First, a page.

Often, these programs are run through the PBM, with a small amount of input from the health plan. PBMs only see the primary claim being submitted by the pharmacy. The coupon is submitted as a secondary claim to which the PBM is blinded. The PBM has to rely on a pharmacy to provide that information in a separate report. This is an opportunity for the PBM to leverage its own specialty pharmacy in order to track the coupons appropriately and adjust the accumulators to match the coupon amounts.

The second scenario is the variable co-pay. For example, if a health plan has a co-pay of $200 for a biologic RA drug and the manufacturer offers $1000 per month in co-pay assistance, then the health plan can vary its co-pay to $1000. The member would still only pay $5 while the health plan shifts $800 back to the manufacturer.

The health plan would save money, the member would be financially neutral, and the drug company would pick up a greater portion of the tab. The worst-case scenario for the patient is they don’t meet or there is a delay in meeting their maximum OOP costs for the year. As specialty spending continues to creep up to 50% of total drug spend, payers have an option to directly reduce their costs while impacting a relatively small volume of prescriptions.

According to a recent report from Reuters, approximately 17% of employers with 5000 or more employees are currently using some form of this program.3 Within the same report, US drug prices, inclusive of discounts and rebates, fell by 5.6% in the first quarter of 2018 compared with a 1.7% drop in the same period a year ago. Manufacturers that are talking about these programs don’t seem to think they are having any significant impact on their revenues. AbbVie stated that only approximately 4% of patients using their drug, Humira (adalimumab), were part of these accumulator programs.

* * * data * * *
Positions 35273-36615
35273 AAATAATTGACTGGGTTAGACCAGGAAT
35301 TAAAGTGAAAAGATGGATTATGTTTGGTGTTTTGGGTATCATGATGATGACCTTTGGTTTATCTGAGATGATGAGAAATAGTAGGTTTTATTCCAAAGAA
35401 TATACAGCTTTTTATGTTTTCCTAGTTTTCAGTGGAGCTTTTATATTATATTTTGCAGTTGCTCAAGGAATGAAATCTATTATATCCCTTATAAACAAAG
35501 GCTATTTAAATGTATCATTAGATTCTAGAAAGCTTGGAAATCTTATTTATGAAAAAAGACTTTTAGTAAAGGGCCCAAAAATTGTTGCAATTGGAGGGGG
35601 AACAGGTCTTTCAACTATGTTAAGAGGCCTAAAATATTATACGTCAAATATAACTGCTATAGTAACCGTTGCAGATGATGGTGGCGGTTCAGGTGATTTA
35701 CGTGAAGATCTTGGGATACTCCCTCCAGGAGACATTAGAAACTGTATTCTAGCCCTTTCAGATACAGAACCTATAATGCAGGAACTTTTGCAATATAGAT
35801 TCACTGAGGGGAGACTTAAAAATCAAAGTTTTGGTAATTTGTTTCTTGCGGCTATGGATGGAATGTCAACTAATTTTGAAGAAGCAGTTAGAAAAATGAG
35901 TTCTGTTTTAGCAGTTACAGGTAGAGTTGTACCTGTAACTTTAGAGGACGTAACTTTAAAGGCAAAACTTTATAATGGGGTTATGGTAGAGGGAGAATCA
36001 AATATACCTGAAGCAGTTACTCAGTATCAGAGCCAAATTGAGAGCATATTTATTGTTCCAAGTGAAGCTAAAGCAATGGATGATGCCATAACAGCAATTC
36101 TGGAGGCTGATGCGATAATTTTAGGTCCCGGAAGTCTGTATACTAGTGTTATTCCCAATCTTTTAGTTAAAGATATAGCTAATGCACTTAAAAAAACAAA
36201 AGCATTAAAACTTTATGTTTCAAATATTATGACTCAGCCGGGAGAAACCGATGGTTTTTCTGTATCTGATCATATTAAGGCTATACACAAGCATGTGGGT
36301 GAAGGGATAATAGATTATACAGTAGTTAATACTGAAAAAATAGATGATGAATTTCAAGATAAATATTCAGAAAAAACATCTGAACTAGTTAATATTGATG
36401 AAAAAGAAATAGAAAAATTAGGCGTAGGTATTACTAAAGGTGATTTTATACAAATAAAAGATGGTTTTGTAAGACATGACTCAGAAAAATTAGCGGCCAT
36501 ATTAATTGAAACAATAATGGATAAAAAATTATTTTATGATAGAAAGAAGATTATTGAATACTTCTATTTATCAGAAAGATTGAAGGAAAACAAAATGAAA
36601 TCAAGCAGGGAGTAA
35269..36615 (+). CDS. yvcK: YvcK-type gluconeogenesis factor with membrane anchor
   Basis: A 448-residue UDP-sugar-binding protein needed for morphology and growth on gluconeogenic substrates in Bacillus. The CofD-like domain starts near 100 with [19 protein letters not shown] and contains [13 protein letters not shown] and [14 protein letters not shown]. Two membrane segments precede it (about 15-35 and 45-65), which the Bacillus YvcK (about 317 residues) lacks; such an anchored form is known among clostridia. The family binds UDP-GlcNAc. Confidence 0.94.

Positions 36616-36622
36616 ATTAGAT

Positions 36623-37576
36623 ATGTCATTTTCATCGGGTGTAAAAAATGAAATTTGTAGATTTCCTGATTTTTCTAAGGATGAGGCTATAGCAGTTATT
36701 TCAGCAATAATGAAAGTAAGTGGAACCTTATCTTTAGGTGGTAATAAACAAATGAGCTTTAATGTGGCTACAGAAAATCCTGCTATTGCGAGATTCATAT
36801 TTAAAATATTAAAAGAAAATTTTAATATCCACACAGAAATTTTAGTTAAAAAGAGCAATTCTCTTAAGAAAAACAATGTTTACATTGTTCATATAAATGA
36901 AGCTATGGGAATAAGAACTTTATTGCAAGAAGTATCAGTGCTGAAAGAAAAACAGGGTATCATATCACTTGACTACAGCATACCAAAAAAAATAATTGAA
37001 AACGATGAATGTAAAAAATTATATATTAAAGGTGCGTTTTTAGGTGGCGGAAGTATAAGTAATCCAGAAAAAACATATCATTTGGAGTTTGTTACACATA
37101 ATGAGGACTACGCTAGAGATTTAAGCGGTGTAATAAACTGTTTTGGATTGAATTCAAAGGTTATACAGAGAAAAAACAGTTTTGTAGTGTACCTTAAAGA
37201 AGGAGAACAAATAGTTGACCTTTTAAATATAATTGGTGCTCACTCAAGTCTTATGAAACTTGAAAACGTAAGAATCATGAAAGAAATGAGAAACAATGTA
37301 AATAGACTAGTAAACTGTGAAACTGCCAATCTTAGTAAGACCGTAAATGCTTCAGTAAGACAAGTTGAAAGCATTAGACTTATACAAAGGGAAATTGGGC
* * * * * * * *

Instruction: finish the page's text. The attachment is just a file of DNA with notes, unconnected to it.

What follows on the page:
Biogen indicated these programs had zero impact on their bottom line for the first quarter of 2018. Regardless of these statements, some manufacturers have started giving patients prepaid debit cards in order to meet their new OOP costs.3 Many manufacturer programs also offer a coupon card that pharmacies use to process the co-pay.

PBMs have traditionally not been able to see these secondary claims and rely on the pharmacy to provide the true OOP amount. Debit cards may make this process more complicated without knowing whether the manufacturer is paying the bill. Whether this tactic will deter health plans and PBMs from these programs remains to be seen.

The future of these programs remains unclear. Payers and patients have become more responsible for the burden of rising drug costs. There is no doubt that many of these drugs require significant research and development, as well as production costs, but double-digit annual inflation rates can paint the drug companies in a negative light. Many health plans are considering drug co-pay programs in order to subsidize drug costs for their members, in the face of inflation, constant formulary changes, and rebate pressures.

It is important for health plans to con- sider both the financial and clinical impacts these programs can have on their members. High-deductible health plans may put their members in a precarious financial position. For health plans with more traditional benefit designs, these programs may reduce plan costs while being financially neutral to the members. Regardless of the future, health plans and PBMs should carefully consider the impact of accumulator programs on their members and have appropriate safeguards in place to reduce the risk of patients not receiving their drug therapy.


1. United States Government Accountability Office. Report to Congressional requestors: drug industry: profits, research and development spending, and merger and acquisition deals. GAO website. Published November 2017. Accessed June 26, 2018.

2. Kacik A. Drug prices rise as pharma profit soars. Modern Healthcare. December 28, 2017. Accessed June 26, 2018.

3. Erman M, Humer C. U.S. drug prices hit by insurer tactic against copay assistance: analysis. Reuters. June 5,2018. Accessed June 26, 2018.